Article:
Women who are pregnant or could become pregnant. A supplement ensures that you get the folic acid you need daily to lower the risk of certain birth defects, including spina bifida. Check the Nutrition Facts label to make sure the supplement has at least 400 micrograms (mcg) of folic acid.
Postmenopausal women. After menopause women lose bone density faster than men because of hormonal changes. Many women do not get enough calcium and vitamin D from the foods they eat. Calcium and vitamin D, along with weight-bearing exercise, help prevent osteoporosis. You may also need to take supplements with vitamin B-12 (see the chart above).
Vegetarians. You can get some vitamins from animal products more easily than from plant sources. For example, vitamin B-12 is found in many animal products, including eggs and dairy, but it is not found in plants. Also, vegans especially may not get enough of vitamins B-2 (riboflavin), B-12, and D from food alone.
Talk with your doctor or nurse about whether you need a supplement and, if so, how much you should take.

Are dietary supplements safe?
Many dietary supplements are safe, especially those recommended by your doctor or nurse. But dietary supplements are not regulated by the Food and Drug Administration (FDA) the same way medicines are regulated.

Companies that make vitamins and other types of dietary supplements (such as minerals and herbs) do not have to get approval from the FDA to sell their products. The companies are required to report any negative side effects from supplements. The FDA can take products off the market if they are found to be unsafe, have false or misleading claims on them, contain harmful ingredients (like heavy metals), or have too much or too little of an ingredient.

You should always talk to your doctor or nurse before taking a dietary supplement. Certain supplements can raise your risk for new health problems, especially if you are also taking other medicines. Some supplements can make prescription medicines not work. For example:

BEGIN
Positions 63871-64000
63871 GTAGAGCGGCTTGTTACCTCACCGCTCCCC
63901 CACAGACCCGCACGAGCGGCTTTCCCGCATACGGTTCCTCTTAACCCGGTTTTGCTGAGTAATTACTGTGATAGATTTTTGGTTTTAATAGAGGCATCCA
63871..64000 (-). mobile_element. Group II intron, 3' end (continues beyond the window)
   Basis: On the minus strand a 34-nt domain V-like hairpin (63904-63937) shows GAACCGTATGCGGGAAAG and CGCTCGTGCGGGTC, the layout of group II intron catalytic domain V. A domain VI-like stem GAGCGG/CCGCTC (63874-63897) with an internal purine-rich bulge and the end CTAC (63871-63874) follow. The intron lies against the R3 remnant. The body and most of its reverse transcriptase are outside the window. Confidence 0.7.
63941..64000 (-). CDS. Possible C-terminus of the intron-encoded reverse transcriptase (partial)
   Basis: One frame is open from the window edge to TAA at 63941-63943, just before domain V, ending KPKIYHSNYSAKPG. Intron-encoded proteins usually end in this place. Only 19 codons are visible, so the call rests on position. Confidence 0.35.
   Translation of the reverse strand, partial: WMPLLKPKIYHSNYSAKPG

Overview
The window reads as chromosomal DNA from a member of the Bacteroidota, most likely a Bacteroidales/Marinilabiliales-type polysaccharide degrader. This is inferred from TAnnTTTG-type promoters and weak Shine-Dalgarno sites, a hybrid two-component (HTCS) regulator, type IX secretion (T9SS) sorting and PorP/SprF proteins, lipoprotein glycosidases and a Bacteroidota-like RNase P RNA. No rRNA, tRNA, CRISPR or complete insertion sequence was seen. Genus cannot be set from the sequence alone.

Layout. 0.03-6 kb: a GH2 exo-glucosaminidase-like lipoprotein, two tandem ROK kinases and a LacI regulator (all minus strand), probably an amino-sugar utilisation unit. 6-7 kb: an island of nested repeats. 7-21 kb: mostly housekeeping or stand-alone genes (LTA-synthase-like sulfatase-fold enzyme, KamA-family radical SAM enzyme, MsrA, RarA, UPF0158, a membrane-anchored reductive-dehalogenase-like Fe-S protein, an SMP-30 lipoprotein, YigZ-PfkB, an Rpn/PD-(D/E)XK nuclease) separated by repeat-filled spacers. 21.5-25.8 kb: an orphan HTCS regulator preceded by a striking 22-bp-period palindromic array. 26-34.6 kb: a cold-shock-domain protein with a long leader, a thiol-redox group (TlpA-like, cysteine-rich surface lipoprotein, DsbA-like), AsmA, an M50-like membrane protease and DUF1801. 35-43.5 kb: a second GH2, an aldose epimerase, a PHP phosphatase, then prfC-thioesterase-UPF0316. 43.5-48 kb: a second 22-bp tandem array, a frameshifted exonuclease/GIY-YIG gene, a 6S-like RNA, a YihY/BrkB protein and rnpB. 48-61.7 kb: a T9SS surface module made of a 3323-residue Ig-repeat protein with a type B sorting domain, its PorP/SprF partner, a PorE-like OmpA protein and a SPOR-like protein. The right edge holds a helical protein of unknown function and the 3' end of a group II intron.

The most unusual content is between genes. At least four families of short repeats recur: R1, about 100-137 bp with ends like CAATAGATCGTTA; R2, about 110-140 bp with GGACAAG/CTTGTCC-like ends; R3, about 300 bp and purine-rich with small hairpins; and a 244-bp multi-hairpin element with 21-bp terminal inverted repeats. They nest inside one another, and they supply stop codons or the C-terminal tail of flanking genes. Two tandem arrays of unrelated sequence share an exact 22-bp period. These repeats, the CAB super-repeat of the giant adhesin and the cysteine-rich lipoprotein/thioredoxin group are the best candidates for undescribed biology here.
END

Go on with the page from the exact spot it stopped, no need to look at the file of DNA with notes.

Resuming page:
If you take prescription medicine, such as blood thinners, certain supplements may interact with the medicine.7 When they interact with medicines, supplements can make medicines not work like they should and can lead to serious health problems.
St. John’s wort, an herbal supplement some people take to help with minor depression, can make some medicines break down in your body more quickly than they should, making them less likely to work. These medicines include birth control pills.
High doses (more than 3,000 micrograms [mcghttps://nccih.nih.gov/health/supplements">Dietary and Herbal Supplements — Information from the National Center for Complementary and Integrative Medicine.
Dietary Supplement Fact Sheets — Information from the Office of Dietary Supplements (ODS).
Dietary Supplement Label Database — Information from the ODS and the National Library of Medicine.
Are Women Getting Enough Folic Acid? — Fact sheet from the Centers for Disease Control and Prevention. 
Fortify Your Knowledge About Vitamins — Fact sheet from the Food and Drug Administration.